Last time on Security Levity, I talked about blocklists, particularly DNS blocklists (DNSBLs). This time, I'll talk about how the industry moved to reputation services and how they differ from traditional DNSBLs.
(If you missed part 1, here it is.)
Criticisms of DNSBLs
The main criticism leveled at DNSBLs were that they were often run in a haphazard, inconsistent manner. They were often pilloried for not responding quickly when mistakes were pointed out to them -- usually this boiled down to not being able to cope with the volume of changes or the level of accuracy required. Basically, because they weren't run as a business, they had insufficient resources to maintain the lists.
Another common criticism was that the maintainers of some DNSBLs were 'mere' volunteers or netizens who sometimes turned aggressive and acted antagonistically to ISPs and email senders.
This became a general 'amateur-hour' stereotype, which was one of the catalysts for the industry to get serious and build professionally-run reputation services that encompassed DNSBL functionality and more.
What are reputation services?
The simplest reputation services are simply DNSBLs rebranded and run as a business, with consistent operational procedures. But the better services are so much more than that.
The main difference is that a true reputation service will be more nuanced in its opinion of the 'goodness' of a sender. The service can have a scoring system that illustrates the likelihood that email from this sender is spam. That allows the service to express opinions that are 'shades of gray' and allows the receiving side to decide how aggressive it wants to be in rejecting spam.
For example, if a sender's reputation is said to be 70%, what should a receiving spam filter do with its email? One idea is to ensure the email passes more onerous, rigorous anti-spam checks than email from 'known good' senders. Examples of such checks include greylisting, extreme greetpause delays, and tarpitting. (I have half a mind to write a followup blog post explaining anti-spam techniques like this; let me know if you'd like that.)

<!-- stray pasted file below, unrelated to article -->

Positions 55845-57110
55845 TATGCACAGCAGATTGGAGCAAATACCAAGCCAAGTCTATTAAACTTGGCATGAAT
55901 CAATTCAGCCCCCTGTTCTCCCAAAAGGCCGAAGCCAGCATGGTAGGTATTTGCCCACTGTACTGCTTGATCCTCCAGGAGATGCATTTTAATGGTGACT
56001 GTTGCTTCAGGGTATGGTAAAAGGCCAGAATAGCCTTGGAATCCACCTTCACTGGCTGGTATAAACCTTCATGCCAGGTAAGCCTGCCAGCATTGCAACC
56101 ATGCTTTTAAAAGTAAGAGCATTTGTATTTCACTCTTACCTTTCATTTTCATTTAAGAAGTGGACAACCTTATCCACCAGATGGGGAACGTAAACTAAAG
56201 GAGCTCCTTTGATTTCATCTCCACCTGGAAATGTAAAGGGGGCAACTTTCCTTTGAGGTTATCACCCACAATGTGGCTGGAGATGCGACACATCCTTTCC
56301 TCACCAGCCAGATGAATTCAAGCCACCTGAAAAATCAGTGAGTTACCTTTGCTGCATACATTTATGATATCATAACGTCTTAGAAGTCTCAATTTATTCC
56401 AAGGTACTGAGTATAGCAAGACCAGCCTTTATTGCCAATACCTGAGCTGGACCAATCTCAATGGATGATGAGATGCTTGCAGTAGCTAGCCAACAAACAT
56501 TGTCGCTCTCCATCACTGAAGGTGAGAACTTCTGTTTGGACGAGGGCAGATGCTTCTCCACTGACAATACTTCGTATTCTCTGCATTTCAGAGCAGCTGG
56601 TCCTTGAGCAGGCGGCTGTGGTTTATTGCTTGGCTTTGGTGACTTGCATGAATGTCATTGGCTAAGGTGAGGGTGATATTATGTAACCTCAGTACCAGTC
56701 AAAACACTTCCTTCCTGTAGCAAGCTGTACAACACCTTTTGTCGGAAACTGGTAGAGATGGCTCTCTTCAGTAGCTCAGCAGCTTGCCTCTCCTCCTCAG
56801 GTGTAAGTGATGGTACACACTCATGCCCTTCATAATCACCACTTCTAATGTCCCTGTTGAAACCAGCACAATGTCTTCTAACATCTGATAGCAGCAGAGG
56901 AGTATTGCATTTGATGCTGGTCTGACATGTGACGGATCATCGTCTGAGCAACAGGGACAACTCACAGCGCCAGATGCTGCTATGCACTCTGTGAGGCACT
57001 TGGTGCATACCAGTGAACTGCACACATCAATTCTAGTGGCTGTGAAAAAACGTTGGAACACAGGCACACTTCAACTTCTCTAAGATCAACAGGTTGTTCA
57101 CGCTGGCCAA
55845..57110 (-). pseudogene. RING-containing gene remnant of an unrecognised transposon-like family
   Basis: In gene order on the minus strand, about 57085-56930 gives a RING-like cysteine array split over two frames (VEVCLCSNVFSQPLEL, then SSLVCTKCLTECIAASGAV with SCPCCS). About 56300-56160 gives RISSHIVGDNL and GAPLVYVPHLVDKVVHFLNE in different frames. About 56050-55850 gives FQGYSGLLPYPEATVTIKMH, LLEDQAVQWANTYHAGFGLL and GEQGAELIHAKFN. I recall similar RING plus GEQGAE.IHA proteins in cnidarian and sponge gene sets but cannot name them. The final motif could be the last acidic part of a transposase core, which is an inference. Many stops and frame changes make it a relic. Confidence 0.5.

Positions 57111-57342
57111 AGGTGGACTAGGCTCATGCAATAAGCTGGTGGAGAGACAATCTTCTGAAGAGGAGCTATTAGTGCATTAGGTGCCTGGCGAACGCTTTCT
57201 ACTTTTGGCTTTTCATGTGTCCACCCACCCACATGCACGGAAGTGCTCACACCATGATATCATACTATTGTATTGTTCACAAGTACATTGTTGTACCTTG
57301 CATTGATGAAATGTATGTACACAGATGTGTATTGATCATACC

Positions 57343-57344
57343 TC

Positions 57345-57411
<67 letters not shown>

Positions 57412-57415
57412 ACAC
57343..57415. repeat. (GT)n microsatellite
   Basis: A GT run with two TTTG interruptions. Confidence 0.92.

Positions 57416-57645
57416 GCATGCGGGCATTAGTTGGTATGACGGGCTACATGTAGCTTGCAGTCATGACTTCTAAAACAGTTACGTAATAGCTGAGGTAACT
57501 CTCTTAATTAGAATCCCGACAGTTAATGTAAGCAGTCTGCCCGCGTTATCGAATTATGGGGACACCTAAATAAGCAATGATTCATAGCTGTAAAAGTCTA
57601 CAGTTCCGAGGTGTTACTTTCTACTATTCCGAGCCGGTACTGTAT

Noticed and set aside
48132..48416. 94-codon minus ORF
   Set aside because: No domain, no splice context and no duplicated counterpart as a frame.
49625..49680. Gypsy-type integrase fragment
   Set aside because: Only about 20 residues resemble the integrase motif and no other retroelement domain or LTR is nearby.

Sadly, most of the so-called reputation services out there are little more than glorified DNSBLs.
Why is this important?
Reputation services are the first link in the chain for most anti-spam systems. As their accuracy improves, they're able to reject upwards of 75% of all spam without needing to examine the message in any way. This gives a terrific performance benefit, allowing a spam filter to better cope with ever-increasing email volumes.
However, as reputation becomes a bigger and bigger part of the spam filtering technology mix, the need for it to be accurate becomes greater. The ever-present specter of 'false positives' lurks in the shadows, waiting to pounce on any reputation service that gets too aggressive in its opinions. That's why it's important for the service to be professionally run, and adhere to clear, consistent rules for listing.
Also, services must have a way for senders to request delisting, if the service makes a mistake. The process for getting delisted should, again, be clear and consistently implemented by the service.
Moving away from DNS
DNS is an excellent protocol for high-performance, distributed, key/value pair database access such as this. However, it has some limitations.
Reputation services are often integrated into commercial anti-spam products, so they'll often use the same update mechanism as used by the rest of the anti-spam engine, rather than using DNS. Using a purpose-built protocol also makes it easier for spam filters to send feedback that's automatically incorporated into the reputation service's database.
Also, DNS lookups impose limitations on how innovative a reputation service can be. A fundamental tenet of DNS is that replies to queries are global: that is, that the answer you get is the same, no matter who's asking or where you are. (Coincidentally, Paul Vixie, the inventor of the first DNSBL wrote about this very issue recently.) This is a problem with more sophisticated reputation services, which may give different replies, depending on your location or preferences. I'll talk more about this 'regional reputation' idea in Part 3.
Next week: the future!
That's all for this week. On January 6 -- in the final part of this series -- I'll look ahead to the future of sender reputation, including domain reputation and vouching. Read part 3 here.
I want to make this an interactive place: where I can answer questions and cover topics that you suggest. Feel free to add comments and ask Amir!